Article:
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New Resource Examines New Hampshire’s State Tax System and Major Revenue Sources

May 24, 2017 News

FOR IMMEDIATE RELEASE
May 24, 2017

 

New Resource Examines New Hampshire’s State Tax System
and Major Revenue Sources

 

Concord, NH – The New Hampshire Fiscal Policy Institute today published a new resource designed to help Granite State policymakers and residents develop a deeper understanding of the revenue system that funds the public services provided through the state budget. The new publication, titled “Revenue in Review: An Overview of New Hampshire’s Tax System and Major Revenue Sources,” provides a comprehensive review of the state’s primary revenue sources and examines past performance and current collection trends.

“As our state budget process moves forward, it is important to understand how New Hampshire funds the public services provided at the state level,” said John Shea, executive director of the New Hampshire Fiscal Policy Institute. “With nearly one-third of our state budget supported by revenue from federal sources, state policymakers must be mindful that funding cuts at the federal level could have a significant impact on New Hampshire’s ability to address public needs, such as ensuring families with children can put food on the table, sustaining a comprehensive response to the ongoing substance use disorder crisis, and providing residents of all ages with access to educational opportunities that will support a strong workforce and a vibrant economy.”

“Revenue in Review” explains each of the state’s primary taxes and provides an in-depth focus on the two business taxes, which together represent the largest source of state tax revenue. The publication also discusses the Statewide Education Property Tax and provides a brief summary of the local property tax. Additionally, “Revenue in Review” highlights the role of federal funding sources, which account for just over 30 percent of funding in the current state budget and contribute to a wide range of public services in New Hampshire.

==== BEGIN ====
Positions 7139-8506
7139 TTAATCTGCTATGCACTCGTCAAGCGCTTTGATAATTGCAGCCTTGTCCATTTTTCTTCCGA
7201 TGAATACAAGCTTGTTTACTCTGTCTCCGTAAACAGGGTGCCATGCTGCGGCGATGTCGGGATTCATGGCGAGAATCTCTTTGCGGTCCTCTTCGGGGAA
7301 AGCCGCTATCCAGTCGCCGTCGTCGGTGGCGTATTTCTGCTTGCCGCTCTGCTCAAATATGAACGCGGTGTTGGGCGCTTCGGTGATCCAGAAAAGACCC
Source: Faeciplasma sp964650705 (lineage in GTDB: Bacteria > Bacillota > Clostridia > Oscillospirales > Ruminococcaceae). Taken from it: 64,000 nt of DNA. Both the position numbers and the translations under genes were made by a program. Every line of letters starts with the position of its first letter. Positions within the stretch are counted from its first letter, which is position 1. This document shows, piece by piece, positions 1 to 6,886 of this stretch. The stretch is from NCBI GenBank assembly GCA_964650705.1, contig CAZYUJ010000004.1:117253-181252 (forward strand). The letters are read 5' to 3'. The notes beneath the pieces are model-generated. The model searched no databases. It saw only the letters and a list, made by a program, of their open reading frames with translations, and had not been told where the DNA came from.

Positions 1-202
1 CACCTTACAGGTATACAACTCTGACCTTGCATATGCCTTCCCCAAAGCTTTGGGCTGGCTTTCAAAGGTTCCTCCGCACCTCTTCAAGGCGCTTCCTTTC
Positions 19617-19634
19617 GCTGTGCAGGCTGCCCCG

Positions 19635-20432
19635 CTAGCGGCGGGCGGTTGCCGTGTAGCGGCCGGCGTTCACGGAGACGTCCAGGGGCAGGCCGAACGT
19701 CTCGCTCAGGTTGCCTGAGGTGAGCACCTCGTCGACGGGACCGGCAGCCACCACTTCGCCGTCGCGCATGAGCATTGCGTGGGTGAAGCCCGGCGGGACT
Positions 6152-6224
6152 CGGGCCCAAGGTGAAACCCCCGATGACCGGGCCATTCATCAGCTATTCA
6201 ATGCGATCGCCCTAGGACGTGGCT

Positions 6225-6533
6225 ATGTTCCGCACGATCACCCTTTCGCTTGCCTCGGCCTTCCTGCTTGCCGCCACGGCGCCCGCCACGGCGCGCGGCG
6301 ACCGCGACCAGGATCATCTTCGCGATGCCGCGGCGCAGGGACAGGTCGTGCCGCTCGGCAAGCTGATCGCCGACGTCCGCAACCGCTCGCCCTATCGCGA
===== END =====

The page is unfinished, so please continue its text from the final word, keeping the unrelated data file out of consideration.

Revenue in Review: An Overview of New Hampshire’s Tax System and Major Revenue Sources” is available online at www.nhfpi.org.

In early February, NHFPI published “Building the Budget: New Hampshire’s State Budget Process and Recent Funding Trends,” which reviews the stages of the budget process, explains key terminology, and outlines the funds that support budget allocations for various categories of state programs and services as well as funding trends over the past decade.

The New Hampshire Fiscal Policy Institute is an independent non-profit organization dedicated to exploring, developing, and promoting public policies that foster economic opportunity and prosperity for all New Hampshire residents, with an emphasis on low- and moderate-income families and individuals. Learn more at www.nhfpi.org.

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CONTACT:
AnnMarie French
603-856-8337 x2

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Common Cents Blog

Elections Highlight Continuing Questions About Keno Revenue

8 Nov 2017

tree with coins

While results are still preliminary, Keno gaming appears to have been legalized in seven cities around New Hampshire as a result of Tuesday’s votes. The margin of victory in Rochester for Keno legalization was reportedly only one vote and may still be subject to change or recount, but voters appear to have legalized Keno gaming in Berlin, Claremont, Laconia, Manchester, Nashua, Rochester, and Somersworth. Voters in Concord, Dover, and Keene voted against Keno gaming legalization. Franklin had legalized Keno gaming previously, and the Portsmouth City Council decided to not put Keno on the ballot. Other municipalities, including the City of Lebanon, may make decisions regarding Keno legalization next year. These results have implications for State policy and finances.